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SummaryA great but mildly unfair Mario golf game
The GoodNES Open features a wide variety of gameplay options, being able to play match games against increasing difficult computer opponents, enter tournaments (hence the title), and play basic stroke games. Through all events, you can earn money by playing well, which gives you a sense of accomplishment.
NES Open has a lot of things for the player to do. Not all courses are immediately available, nor are match opponents. Competing at each level allows you to unlock the more difficult options. It can take quite a while to unlock everything, so the game has good longevity.
There is also a two player mode, which is very fun to play. The mechanics are similar to later Mario Golf games--choose a club, a direction, and try to time your swing and accuracy on a power meter.
There are some light Mario elements as well. The main golfers are Mario and Luigi, Peach appears on some menus, and Donkey Kong acts as the banker. The music and graphics are also lively, and would fit right in within the Mario universe.
The BadWhile the games mechanics are easy to pick up, they are unforgiving. The power meter moves very fast, and changes speed in the middle of your swing. The accuracy sweet spot in your swing is tiny, meaning shots need to be nearly flawless. This is extraordinarily difficult to do, and even after hours of playing, it can still be very difficult just to get your shot to go as planned.
The game also gives no reference for distances. You can see how many yards until the pin, and you can see the maximum yardage of a club, but you can't accurately gauge how far a specific spot is from your current position. For example, if the pin is 500 yards away and your club shoots 250 yards where exactly is that on the fairway? You can guess, but this requires a lot of trial, error, and practice.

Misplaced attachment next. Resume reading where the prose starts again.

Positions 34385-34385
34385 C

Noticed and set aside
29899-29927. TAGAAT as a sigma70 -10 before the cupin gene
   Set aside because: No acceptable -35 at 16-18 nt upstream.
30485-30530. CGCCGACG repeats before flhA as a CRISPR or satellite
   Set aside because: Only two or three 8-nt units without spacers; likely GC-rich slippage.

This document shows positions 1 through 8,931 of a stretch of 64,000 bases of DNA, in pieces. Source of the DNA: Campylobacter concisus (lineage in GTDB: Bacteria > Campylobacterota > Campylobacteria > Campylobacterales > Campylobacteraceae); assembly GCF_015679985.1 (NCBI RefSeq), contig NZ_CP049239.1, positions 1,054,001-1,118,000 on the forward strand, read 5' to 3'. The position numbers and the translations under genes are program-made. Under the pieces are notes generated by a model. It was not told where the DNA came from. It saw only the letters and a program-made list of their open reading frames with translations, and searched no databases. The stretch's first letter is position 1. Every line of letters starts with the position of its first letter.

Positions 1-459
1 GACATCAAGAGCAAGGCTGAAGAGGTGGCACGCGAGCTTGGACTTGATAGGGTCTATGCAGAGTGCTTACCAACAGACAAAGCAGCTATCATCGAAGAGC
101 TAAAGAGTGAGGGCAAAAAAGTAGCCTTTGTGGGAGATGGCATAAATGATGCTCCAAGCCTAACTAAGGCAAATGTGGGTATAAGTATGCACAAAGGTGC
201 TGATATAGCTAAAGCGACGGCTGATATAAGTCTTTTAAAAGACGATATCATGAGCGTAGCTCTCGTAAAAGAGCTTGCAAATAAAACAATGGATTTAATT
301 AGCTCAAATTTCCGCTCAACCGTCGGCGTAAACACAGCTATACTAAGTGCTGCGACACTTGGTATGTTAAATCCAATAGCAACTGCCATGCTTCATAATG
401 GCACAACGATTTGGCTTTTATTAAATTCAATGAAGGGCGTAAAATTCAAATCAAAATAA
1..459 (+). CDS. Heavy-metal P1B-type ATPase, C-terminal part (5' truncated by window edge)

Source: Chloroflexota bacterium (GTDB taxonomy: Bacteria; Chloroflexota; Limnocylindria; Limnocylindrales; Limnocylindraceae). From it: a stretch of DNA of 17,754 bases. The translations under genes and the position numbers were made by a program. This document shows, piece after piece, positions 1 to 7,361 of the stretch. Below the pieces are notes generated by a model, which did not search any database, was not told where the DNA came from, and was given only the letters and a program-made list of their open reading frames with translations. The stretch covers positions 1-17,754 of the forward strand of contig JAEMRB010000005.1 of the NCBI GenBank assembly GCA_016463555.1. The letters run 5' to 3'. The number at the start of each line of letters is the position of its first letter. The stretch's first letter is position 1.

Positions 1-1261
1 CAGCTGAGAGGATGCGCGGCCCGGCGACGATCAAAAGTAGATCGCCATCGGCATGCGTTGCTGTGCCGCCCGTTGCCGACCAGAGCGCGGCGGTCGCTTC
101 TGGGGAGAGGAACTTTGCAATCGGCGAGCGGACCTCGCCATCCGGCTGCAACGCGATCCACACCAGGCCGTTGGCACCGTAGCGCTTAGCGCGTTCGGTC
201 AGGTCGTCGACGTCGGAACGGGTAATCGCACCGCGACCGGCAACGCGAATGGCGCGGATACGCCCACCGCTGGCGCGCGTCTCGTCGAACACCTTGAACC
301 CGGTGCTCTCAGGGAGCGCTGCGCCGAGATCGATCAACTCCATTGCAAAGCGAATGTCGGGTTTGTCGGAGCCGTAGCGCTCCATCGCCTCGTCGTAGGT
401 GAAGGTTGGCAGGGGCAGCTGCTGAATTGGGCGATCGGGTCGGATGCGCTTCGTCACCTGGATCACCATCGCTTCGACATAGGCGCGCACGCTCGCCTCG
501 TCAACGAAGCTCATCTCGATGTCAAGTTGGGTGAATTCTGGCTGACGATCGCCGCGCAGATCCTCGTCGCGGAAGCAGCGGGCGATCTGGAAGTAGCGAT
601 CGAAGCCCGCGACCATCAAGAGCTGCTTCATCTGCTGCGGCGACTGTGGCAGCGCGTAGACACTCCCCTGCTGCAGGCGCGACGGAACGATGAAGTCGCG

Putting suffers the same problem. Putting strokes can be one of three levels of power, but there is no indication of how far a put will go. For example, if you hit the ball at half-power with medium force, how far is the ball going to travel? There's no indication or frame of reference. Even with practice, putting is still a lot of guess work.
Both of these flaws can somewhat be overcome with practice, although not completely. Even the best players can still find themselves aiming right for a water hazard or whizzing by a hole.
The courses are varied, though they all look the same. There is no variation in graphics, so courses start to look the same as you play.
The money that you get from tournaments is nice, and it is fun to be able to put a number on your gameplay experience, however there is nothing to actually do with the money. In the end, it doesn't serve a purpose except as a score.
The Bottom LineDespite flaws, NES Open is very fun to play. The variety of gameplay options provide a wonderful, long-lasting single player experience. The game is still relatively simple enough for a new player to pick up and start enjoying.
While the mechanics are obtuse in some areas, and not as refined as the later Mario Golf games made by Camelot, NES Open is still loads of fun and rewards practice.